Give this latest episode of Explaining Brazil a listen to find out why Mercosur has been underperforming for the past 27 years of its existence. Our podcast is also available on Apple Podcasts.
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An elephant, a mouse, and two ants. That’s how an Uruguayan diplomat described Mercosur – the Common Market of the South. The comparison illustrates the extent to which the free trade bloc is left unbalanced. Created in 1991, Mercosur is formed by Brazil, Argentina, Paraguay, and Uruguay. Venezuela has been suspended, and Bolivia will soon join. What do these economies have in common? As it turns out, not much – and that is one of the reasons why the free trade agreement remains highly dysfunctional.
On this podcast
Gustavo Ribeiro has extensive experience covering Brazilian politics. His work has been featured across Brazilian and French media outlets, including Veja, Época, Folha de São Paulo, Médiapart and Radio France Internationale. He is the recipient of multiple awards, including the Abril Prize for outstanding political journalism. He holds a master’s degree in Political Science and Latin American studies from Panthéon-Sorbonne University in Paris.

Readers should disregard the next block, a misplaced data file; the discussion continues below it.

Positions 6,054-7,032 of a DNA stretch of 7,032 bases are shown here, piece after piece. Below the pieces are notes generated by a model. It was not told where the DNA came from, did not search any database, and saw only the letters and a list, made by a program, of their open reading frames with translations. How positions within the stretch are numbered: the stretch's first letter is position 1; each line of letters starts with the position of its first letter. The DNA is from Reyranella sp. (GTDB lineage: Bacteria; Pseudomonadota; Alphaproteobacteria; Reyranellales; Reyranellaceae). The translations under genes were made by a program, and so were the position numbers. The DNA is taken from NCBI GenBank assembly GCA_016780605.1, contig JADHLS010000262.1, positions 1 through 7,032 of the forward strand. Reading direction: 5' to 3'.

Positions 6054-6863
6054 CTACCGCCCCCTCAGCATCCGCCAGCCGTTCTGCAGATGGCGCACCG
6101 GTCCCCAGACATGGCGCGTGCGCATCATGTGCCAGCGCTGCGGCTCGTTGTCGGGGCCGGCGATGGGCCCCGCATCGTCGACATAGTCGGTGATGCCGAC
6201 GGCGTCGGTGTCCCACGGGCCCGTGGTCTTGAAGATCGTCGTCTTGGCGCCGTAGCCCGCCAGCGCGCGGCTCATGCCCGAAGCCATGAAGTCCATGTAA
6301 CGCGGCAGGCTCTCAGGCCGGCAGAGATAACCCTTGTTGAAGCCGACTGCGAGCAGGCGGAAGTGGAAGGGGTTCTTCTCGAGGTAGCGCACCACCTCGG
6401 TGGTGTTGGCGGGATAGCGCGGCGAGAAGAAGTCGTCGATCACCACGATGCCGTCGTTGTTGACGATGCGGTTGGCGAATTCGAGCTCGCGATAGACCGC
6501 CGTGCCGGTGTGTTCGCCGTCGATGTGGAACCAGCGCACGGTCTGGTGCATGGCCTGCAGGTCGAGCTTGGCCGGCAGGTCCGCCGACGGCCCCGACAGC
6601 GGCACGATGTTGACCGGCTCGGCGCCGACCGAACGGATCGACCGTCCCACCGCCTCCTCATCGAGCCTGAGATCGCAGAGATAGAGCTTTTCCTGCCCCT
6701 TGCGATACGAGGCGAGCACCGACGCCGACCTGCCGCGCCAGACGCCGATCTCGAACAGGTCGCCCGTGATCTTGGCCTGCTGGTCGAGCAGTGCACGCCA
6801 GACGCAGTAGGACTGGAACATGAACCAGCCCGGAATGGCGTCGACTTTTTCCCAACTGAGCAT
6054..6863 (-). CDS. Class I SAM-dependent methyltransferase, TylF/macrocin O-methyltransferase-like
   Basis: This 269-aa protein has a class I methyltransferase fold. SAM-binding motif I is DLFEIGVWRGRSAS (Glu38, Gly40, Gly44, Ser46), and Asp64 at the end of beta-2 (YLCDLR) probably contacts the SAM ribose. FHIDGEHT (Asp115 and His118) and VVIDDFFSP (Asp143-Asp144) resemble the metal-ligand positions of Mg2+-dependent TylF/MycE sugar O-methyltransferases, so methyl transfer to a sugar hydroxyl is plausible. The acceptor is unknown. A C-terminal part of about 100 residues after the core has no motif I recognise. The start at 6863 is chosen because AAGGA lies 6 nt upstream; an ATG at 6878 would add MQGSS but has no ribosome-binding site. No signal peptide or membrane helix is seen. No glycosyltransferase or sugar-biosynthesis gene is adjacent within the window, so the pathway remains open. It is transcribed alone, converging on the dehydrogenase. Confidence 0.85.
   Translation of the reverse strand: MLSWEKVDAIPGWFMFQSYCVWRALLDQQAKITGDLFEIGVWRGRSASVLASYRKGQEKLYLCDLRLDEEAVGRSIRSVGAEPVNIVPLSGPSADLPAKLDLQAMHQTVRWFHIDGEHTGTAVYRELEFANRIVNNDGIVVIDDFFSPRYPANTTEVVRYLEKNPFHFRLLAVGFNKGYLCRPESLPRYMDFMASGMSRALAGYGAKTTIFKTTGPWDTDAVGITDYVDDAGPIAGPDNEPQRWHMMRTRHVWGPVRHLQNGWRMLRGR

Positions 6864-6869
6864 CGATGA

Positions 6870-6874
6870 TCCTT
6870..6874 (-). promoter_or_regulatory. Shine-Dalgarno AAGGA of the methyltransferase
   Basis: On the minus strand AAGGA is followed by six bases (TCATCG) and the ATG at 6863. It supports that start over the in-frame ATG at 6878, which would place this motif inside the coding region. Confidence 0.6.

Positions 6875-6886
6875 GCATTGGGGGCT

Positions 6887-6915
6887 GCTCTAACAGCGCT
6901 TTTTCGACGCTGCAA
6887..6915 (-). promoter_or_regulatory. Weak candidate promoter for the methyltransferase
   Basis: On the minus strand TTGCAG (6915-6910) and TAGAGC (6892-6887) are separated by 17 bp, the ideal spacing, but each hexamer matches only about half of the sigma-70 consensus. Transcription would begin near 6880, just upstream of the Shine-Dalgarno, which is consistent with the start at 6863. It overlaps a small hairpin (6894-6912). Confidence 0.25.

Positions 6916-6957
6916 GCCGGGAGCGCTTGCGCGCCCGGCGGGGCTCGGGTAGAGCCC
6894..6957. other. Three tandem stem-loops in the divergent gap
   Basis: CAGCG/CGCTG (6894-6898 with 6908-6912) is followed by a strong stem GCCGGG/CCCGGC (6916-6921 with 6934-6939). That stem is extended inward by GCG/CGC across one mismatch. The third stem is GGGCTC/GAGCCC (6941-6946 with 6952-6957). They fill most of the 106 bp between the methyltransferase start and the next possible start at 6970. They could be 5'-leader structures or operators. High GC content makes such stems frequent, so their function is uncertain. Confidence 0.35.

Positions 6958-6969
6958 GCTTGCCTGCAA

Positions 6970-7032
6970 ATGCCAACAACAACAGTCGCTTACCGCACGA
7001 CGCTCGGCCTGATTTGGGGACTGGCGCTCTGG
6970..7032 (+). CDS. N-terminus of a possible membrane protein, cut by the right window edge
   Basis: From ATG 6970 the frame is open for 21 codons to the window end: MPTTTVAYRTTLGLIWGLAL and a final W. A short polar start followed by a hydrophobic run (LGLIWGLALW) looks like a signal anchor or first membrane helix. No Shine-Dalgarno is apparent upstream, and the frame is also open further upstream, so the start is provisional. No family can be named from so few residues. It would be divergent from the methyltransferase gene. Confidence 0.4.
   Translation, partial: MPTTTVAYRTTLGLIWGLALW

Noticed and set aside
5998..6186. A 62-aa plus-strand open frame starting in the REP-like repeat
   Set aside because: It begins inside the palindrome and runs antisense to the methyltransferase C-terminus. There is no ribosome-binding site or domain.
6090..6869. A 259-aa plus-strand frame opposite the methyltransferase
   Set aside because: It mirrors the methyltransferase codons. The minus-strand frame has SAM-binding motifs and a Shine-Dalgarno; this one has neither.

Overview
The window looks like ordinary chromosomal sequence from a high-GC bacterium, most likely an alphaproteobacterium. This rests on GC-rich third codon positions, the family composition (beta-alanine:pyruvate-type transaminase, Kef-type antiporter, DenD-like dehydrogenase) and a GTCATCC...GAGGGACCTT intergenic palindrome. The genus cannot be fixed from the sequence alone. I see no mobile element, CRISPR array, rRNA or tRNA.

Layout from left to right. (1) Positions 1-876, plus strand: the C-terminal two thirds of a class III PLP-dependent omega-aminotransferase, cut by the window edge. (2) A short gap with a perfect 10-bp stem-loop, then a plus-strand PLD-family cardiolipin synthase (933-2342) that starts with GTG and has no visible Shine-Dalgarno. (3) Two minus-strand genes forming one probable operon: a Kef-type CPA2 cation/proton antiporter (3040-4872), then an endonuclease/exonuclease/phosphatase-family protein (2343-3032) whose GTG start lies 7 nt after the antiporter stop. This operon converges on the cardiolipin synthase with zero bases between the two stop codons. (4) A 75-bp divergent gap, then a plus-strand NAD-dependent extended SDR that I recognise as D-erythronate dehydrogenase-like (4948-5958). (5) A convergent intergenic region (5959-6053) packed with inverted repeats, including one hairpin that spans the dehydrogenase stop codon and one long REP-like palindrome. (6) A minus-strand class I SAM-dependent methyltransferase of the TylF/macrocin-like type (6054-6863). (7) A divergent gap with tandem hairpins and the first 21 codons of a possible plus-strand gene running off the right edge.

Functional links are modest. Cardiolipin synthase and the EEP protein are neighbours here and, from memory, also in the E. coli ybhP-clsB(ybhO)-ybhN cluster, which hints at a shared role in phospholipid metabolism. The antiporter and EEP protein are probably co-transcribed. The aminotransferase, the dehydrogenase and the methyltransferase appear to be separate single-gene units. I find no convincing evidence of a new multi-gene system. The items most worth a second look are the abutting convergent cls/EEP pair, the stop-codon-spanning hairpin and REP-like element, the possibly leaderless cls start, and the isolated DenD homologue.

Mário Braga is an economics reporter from São Paulo, Brazil. He is currently an Erasmus Mundus Journalism scholar pursuing his Master’s degree at Denmark’s Aarhus University, with a year-long specialization in Business and Financial Journalism at City, University of London. He has worked at InfoMoney, Agência Estado’s Broadcast, Brazil’s leading financial newswire, local TV stations, and at the United States General Consulate in São Paulo.
This podcast was produced by Maria Martha Bruno. Maria Martha is a journalist with 14 years of experience in politics, arts, and breaking news. She has collaborated with Al Jazeera, NBC, and CNN, among others, and worked as an international correspondent in Buenos Aires. Do you have a suggestion for our next Explaining Brazil podcast? Drop us a line at [email protected] Don’t forget to follow us on Twitter and Facebook.